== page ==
Under head coach Dave Durden, Cal has achieved a remarkably high level of consistency. Since he coaching the Bears, the team has never finished below fourth and has been first or second at the last seven NCAA Championships.
From Wednesday to Saturday, Cal competed at the NCAA Championships at the McAuley Aquatic Center in Atlanta. The Bears finished in second place with 351 points, 190.5 points behind defending national champion, Texas.
Throughout the four-day competition, Cal mustered together three individual titles behind junior double-event winner Ryan Murphy and senior Josh Prenot. For comparison, Texas won nine individual and relay events.
Prenot, a consistent and dependable swimmer on the national level for the Bears, finally earned an elusive NCAA title. In his four-year career, he’s made 11 A-Finals out of a possible 12 individual events at the NCAA Championships, where his only shortcoming was a ninth-place finish in the 200-yard breaststroke last year.
One of the most dynamic pre-meet storylines was the duel between Prenot and Texas junior Will Licon. The first matchup between the two swimmers came on day two in the 200-yard individual medley. With just 50 yards of freestyle left to go in the race, Prenot was leading by .41 seconds. Licon powered through the last two laps to sneak past Prenot by .10 seconds, take the win and record the second fastest time in history, 1:40.04. The duo’s next dueling ground came in the 400-yard medley relay. Licon split a 50.69 on the breaststroke leg, just .02 seconds ahead of Prenot.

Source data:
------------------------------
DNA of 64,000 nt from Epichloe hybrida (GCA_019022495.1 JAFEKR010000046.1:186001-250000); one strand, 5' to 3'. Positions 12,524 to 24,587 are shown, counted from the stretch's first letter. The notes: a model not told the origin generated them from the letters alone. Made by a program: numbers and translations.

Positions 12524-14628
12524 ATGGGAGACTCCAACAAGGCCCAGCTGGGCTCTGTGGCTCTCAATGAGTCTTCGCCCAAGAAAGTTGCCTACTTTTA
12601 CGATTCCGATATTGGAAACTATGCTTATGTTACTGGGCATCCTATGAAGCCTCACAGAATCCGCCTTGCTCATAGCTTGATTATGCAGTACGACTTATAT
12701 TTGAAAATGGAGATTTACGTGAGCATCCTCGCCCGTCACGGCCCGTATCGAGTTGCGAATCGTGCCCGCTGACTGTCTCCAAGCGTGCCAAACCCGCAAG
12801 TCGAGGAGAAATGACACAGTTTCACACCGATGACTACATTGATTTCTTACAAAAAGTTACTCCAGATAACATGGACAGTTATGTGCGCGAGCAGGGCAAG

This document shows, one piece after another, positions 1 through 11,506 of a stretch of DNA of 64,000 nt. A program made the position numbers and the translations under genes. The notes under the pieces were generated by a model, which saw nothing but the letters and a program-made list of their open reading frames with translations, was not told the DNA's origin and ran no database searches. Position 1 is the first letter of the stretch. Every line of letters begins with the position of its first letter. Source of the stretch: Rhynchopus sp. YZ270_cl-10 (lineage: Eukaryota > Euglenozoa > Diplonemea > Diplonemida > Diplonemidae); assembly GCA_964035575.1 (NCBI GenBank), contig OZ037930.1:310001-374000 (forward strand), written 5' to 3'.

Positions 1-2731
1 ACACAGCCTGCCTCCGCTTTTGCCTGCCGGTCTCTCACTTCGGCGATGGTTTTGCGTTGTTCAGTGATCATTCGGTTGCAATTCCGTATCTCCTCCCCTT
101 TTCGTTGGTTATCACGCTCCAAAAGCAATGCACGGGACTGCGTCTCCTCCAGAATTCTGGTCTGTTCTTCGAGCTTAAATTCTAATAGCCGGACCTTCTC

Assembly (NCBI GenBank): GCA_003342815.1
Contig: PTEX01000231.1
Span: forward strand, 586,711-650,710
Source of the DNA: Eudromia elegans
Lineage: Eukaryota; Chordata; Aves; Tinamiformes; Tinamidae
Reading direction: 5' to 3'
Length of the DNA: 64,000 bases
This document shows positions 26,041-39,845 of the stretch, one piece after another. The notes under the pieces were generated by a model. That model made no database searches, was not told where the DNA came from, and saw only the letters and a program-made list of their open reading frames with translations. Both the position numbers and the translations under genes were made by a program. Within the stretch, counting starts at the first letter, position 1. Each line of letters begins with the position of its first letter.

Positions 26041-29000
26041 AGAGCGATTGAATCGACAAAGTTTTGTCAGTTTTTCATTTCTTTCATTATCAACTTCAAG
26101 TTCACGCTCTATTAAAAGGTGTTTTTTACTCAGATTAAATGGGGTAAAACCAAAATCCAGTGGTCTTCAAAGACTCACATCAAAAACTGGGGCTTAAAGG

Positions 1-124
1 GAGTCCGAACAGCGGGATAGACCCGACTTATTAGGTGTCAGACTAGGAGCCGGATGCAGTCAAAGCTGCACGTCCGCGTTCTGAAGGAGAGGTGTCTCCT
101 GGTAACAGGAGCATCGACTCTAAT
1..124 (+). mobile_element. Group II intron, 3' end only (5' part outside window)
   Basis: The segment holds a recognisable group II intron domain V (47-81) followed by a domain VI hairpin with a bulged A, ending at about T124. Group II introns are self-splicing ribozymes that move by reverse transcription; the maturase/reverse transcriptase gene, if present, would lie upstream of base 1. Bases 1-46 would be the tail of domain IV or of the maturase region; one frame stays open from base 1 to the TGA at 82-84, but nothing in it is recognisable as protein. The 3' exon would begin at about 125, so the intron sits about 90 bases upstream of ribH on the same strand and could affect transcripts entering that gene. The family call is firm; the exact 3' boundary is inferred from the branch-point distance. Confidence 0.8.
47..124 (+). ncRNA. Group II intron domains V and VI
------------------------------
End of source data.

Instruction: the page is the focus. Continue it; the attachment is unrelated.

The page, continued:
The first event of the next day was the 400-yard individual medley — the third faceoff between the two competitors. This time, Prenot surged into the front from the very beginning, clocked some absurdly fast splits and captured his first NCAA title in the second fastest time in history, 3:35.82. Licon, the defending national champion in the event, finished second, 1.58 seconds behind Prenot. Ultimately, Licon would earn the NCAA record and edge out Prenot 1:48.12 to 1:49.38 in the 200-yard breaststroke.
Along with Texas sophomore Joseph Schooling and Florida sophomore Caeleb Dressel, Murphy earned this year’s CSCAA Swimmer of the Year Award. Before coming to college, the trio swam together for the Bolles School Sharks. Between the three ex-teammates, they own six individual titles and six of 10 NCAA records from this year’s championships.
As expected, Murphy authoritatively controlled the backstroke events and showed his all-around talent in the relay events. His winning 43.49 in the 100-yard backstroke was 1.83 seconds faster than the field, while his winning 1:35.73 in the 200-yard backstroke was 2.77 seconds faster than teammate and runner-up Jacob Pebley. Leading off the 200-yard medley relay, Murphy swam the fastest 50-yard backstroke ever, 20.20.
While Murphy dominated backstroke, Schooling controlled the butterfly events and was a key contributor to all five of Texas’ relays. Dressel showed off his sprint freestyle capabilities by consistently putting forth mind-numbing times in the 50-yard and 100-yard freestyle.
Texas came into the meet as heavy favorites to win the championship. The Longhorns had a perfect balance of stardom and depth in both swimming and diving. In most events, Texas had at least two scoring athletes, making it very easy to overcome its glaring weakness: depth in breaststroke. Licon’s versatility masked the lack of breaststrokers for Texas.
Cal can’t boast that kind of strength. While the Bears have unparalleled ability in the backstroke and individual medley events, the team lacks title-contending divers and high-scoring swims in too many events. Cal certainly has the speed to score more points, but, with the exception of a small handful, the Bears were unable to capitalize on that talent.
Chris Zheng covers men’s swim. Contact him at [email protected]